Exploration is much harder and much easier than it once was.
Physical exploration is much harder. Humans have swarmed across the planet, marking territory, discovering caves, streams, mountains and seas. Aside from the deep seas and the magma lakes below Earth’s crust, little remains to be discovered. I’m immensely fascinated by northern Canada, which remains sparsely populated, especially in places like Baffin Island.
Intellectual exploration and innovation are exponentially easier. The Internet has made huge quantities of information available to nearly everyone at fast speeds. And it’s easier to find people to work with on projects and problems, because they can be next door or on the other side of the planet.
I’m engaged in this type of exploration at Hacker School. I spend all day in a room alongside other skilled people with various backgrounds and interests, and we try to learn a lot rapidly and solve interesting problems.
Today I made good progress: I brainstormed approaches to a speech accessibility project; worked on Learn C the Hard Way, including a pair programming session on C switch statements; and attended sessions by resident Mel Chua on learning styles. Learning styles aren’t destiny: They reflect personal preferences and natural tendencies, but it’s possible to become comfortable in a non-innate style.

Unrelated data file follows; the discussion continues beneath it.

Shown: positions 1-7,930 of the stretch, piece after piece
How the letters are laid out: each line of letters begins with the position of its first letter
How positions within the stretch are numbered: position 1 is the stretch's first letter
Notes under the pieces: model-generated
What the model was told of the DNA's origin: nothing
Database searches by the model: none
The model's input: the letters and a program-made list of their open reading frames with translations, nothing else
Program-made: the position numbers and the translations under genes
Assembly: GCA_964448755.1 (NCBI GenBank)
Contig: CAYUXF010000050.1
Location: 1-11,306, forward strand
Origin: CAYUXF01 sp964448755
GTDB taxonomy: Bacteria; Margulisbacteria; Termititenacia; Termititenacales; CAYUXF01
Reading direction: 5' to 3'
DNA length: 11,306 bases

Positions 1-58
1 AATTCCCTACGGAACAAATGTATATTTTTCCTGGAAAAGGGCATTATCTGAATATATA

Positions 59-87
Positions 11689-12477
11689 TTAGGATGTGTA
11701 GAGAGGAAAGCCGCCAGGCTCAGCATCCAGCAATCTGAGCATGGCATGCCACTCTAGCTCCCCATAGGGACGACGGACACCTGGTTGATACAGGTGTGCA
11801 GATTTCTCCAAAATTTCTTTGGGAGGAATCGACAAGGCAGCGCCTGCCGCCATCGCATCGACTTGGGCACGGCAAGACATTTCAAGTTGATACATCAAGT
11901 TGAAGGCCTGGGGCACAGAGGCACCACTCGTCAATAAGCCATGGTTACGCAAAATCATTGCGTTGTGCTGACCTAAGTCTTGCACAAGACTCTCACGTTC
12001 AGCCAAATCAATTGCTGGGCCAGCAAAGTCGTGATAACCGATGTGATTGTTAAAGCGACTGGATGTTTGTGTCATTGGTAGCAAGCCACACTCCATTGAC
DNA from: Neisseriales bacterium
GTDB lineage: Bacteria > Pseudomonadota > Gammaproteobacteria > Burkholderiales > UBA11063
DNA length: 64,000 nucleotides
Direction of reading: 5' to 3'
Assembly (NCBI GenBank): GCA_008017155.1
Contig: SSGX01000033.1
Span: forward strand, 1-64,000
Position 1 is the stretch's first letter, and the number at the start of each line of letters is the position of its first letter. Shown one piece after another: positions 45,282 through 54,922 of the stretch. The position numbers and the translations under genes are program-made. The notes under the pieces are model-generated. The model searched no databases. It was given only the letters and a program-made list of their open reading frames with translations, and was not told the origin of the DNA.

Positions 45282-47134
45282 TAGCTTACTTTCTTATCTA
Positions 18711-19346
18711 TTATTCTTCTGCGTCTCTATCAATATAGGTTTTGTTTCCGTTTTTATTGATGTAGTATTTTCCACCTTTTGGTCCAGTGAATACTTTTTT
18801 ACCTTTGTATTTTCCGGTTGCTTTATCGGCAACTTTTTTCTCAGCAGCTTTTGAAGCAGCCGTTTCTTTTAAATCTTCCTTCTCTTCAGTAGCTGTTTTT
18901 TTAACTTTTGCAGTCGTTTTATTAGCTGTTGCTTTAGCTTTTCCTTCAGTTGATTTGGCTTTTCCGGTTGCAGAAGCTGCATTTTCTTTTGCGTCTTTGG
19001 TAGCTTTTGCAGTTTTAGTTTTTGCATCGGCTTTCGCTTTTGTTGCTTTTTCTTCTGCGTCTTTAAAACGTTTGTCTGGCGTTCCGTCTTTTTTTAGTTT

My personal learning style is somewhat reflective, extremely intuitive, evenly visual and verbal, and somewhat sequential. I’m constantly seeking connections between different ideas, then piecing them together in a logical way toward a goal.
What’s great is that thought patterns and ideas are not a finite resource. They’re endless, endlessly renewable, and endlessly interesting.